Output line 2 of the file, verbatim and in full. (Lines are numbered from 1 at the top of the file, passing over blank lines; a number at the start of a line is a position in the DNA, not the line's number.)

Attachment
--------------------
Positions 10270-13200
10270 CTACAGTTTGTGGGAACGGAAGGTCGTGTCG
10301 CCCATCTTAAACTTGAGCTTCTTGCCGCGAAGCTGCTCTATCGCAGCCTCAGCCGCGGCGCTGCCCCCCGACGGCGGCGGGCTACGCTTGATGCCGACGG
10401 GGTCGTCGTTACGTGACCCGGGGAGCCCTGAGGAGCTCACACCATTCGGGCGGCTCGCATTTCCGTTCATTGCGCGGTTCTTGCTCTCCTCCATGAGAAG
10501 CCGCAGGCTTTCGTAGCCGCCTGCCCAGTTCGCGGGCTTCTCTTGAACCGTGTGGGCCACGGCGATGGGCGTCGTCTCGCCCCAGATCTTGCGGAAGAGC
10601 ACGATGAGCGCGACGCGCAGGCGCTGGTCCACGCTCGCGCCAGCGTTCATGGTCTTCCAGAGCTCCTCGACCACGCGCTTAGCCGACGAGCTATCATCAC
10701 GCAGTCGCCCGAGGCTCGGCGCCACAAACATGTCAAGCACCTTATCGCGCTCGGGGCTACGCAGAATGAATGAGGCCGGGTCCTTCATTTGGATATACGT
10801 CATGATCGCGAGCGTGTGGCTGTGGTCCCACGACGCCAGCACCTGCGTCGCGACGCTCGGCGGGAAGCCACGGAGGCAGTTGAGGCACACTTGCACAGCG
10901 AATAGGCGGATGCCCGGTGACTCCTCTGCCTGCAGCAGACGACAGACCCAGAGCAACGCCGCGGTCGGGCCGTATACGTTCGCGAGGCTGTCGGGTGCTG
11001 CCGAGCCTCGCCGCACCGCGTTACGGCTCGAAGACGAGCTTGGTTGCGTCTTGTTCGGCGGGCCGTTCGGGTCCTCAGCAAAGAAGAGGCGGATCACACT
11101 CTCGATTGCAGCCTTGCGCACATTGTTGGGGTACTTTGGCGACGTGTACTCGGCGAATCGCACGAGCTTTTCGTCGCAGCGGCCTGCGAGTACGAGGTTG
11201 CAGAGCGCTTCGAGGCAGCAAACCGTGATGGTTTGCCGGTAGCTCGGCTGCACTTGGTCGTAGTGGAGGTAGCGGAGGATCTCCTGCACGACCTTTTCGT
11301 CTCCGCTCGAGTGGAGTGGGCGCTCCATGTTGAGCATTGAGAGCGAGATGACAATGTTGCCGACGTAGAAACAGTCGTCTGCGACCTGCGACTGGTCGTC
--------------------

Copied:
10270 CTACAGTTTGTGGGAACGGAAGGTCGTGTCG